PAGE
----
Characterizing Fatty Liver in vivo in Rabbits, Using Quantitative Ultrasound

Trong N. Nguyen, Anthony S. Podkowa, Alex Y. Tam, Eben C. Arnold, Rita J. Miller, Trevor H. Park, Minh N. Do, Michael L. Oelze

Research output: Contribution to journalArticlepeer-review


Nonalcoholic fatty liver disease (NAFLD) is the most common cause of chronic liver disease and can often lead to fibrosis, cirrhosis, cancer and complete liver failure. Liver biopsy is the current standard of care to quantify hepatic steatosis, but it comes with increased patient risk and only samples a small portion of the liver. Imaging approaches to assess NAFLD include proton density fat fraction estimated via magnetic resonance imaging (MRI) and shear wave elastography. However, MRI is expensive and shear wave elastography is not proven to be sensitive to fat content of the liver (Kramer et al. 2016). On the other hand, ultrasonic attenuation and the backscatter coefficient (BSC) have been observed to be sensitive to levels of fat in the liver (Lin et al. 2015; Paige et al. 2017). In this study, we assessed the use of attenuation and the BSC to quantify hepatic steatosis in vivo in a rabbit model of fatty liver. Rabbits were maintained on a high-fat diet for 0, 1, 2, 3 or 6 wk, with 3 rabbits per diet group (total N = 15). An array transducer (L9-4) with a center frequency of 4.5 MHz connected to a SonixOne scanner was used to gather radio frequency (RF) backscattered data in vivo from rabbits. The RF signals were used to estimate an average attenuation and BSC for each rabbit. Two approaches were used to parameterize the BSC (i.e., the effective scatterer diameter and effective acoustic concentration using a spherical Gaussian model and a model-free approach using a principal component analysis [PCA]). The 2 major components of the PCA from the BSCs, which captured 96% of the variance of the transformed data, were used to generate input features to a support vector machine for classification. Rabbits were separated into two liver fat-level classes, such that approximately half of the rabbits were in the low-lipid class (≤9% lipid liver level) and half of the rabbits in the high-lipid class (>9% lipid liver level). The slope and the midband fit of the attenuation coefficient provided statistically significant differences (p value = 0.00014 and p value = 0.007, using a two-sample t test) between low and high-lipid fat classes. The proposed model-free and model-based parameterization of the BSC and attenuation coefficient parameters yielded classification accuracies of 84.11 %, 82.93 % and 78.91 % for differentiating low-lipid versus high-lipid classes, respectively. The results suggest that attenuation and BSC analysis can differentiate low-fat versus high-fat livers in a rabbit model of fatty liver disease.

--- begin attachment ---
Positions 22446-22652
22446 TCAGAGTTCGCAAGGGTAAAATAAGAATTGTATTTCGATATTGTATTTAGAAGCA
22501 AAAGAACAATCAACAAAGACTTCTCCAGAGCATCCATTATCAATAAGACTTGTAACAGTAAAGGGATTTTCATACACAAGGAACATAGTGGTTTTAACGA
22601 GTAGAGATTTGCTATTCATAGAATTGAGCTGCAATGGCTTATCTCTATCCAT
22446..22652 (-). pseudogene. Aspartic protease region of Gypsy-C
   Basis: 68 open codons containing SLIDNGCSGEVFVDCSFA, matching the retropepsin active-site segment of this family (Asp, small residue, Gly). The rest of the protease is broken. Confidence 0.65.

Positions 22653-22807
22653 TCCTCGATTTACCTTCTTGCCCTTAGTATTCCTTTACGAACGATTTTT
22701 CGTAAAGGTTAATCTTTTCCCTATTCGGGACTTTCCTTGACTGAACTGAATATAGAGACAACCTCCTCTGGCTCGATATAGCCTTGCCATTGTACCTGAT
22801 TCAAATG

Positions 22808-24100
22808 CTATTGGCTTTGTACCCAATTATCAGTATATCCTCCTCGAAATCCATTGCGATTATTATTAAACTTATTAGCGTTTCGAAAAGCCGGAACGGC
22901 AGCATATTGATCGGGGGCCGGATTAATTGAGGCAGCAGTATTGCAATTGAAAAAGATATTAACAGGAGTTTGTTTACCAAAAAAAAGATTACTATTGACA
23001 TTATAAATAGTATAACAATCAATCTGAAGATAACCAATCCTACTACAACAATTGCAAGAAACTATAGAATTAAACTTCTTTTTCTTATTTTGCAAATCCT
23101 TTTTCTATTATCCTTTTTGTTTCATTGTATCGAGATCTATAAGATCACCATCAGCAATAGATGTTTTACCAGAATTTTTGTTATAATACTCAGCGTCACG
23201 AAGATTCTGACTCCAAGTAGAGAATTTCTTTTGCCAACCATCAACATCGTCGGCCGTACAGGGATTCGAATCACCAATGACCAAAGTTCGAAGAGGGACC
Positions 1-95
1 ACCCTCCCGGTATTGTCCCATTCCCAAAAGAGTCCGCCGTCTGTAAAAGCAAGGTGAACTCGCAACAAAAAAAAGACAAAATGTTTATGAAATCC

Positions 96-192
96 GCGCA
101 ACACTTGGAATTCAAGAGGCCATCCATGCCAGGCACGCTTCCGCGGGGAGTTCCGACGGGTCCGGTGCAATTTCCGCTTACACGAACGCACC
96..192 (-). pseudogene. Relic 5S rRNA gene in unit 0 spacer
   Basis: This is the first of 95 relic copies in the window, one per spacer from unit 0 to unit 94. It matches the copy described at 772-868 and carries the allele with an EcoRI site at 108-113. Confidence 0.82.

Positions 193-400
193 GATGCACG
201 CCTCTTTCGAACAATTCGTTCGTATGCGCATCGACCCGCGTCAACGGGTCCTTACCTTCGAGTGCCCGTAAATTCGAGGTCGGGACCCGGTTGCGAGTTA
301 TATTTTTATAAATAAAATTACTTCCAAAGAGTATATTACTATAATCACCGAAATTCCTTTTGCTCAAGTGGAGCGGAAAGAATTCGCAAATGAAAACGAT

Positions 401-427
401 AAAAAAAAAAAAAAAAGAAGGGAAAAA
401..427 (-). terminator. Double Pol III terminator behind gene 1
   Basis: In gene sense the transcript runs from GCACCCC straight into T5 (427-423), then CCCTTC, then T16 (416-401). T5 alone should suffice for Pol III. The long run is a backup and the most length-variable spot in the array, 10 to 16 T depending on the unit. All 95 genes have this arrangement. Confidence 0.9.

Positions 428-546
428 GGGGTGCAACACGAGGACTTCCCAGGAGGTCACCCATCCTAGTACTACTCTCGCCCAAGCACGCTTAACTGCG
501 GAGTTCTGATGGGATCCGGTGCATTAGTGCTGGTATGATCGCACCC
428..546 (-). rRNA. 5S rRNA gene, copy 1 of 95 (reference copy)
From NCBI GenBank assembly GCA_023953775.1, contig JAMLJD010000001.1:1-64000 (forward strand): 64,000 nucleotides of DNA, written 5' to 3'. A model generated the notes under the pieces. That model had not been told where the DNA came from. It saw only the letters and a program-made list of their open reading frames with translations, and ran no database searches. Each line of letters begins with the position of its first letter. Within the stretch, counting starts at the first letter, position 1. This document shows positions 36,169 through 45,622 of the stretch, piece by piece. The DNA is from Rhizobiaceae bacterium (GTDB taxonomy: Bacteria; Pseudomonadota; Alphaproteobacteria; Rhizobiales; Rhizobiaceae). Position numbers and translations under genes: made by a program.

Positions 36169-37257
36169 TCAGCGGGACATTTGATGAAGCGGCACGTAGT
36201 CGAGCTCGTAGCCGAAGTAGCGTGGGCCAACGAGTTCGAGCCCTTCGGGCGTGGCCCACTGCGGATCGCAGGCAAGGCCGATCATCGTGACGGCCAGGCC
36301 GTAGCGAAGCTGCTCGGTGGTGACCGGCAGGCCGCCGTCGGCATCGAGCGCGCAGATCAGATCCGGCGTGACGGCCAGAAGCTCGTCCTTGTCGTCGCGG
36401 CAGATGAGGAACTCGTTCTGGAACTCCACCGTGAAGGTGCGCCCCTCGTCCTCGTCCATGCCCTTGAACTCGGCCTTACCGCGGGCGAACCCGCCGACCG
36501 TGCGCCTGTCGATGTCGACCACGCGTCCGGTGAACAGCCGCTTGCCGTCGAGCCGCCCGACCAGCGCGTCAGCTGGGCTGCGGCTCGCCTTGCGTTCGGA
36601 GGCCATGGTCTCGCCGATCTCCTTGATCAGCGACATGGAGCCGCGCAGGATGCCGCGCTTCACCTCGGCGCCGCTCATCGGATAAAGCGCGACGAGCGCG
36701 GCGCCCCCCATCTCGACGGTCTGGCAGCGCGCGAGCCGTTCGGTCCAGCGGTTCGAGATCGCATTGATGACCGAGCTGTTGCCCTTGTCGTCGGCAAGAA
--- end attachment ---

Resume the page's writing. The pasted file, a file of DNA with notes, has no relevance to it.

Original languageEnglish (US)
Pages (from-to)2049-2062
Number of pages14
JournalUltrasound in Medicine and Biology
Issue number8
StatePublished - Aug 2019


  • Fatty liver
  • PCA
  • QUS
  • SVM

ASJC Scopus subject areas

  • Radiological and Ultrasound Technology
  • Biophysics
  • Acoustics and Ultrasonics


Dive into the research topics of 'Characterizing Fatty Liver in vivo in Rabbits, Using Quantitative Ultrasound'. Together they form a unique fingerprint.

Cite this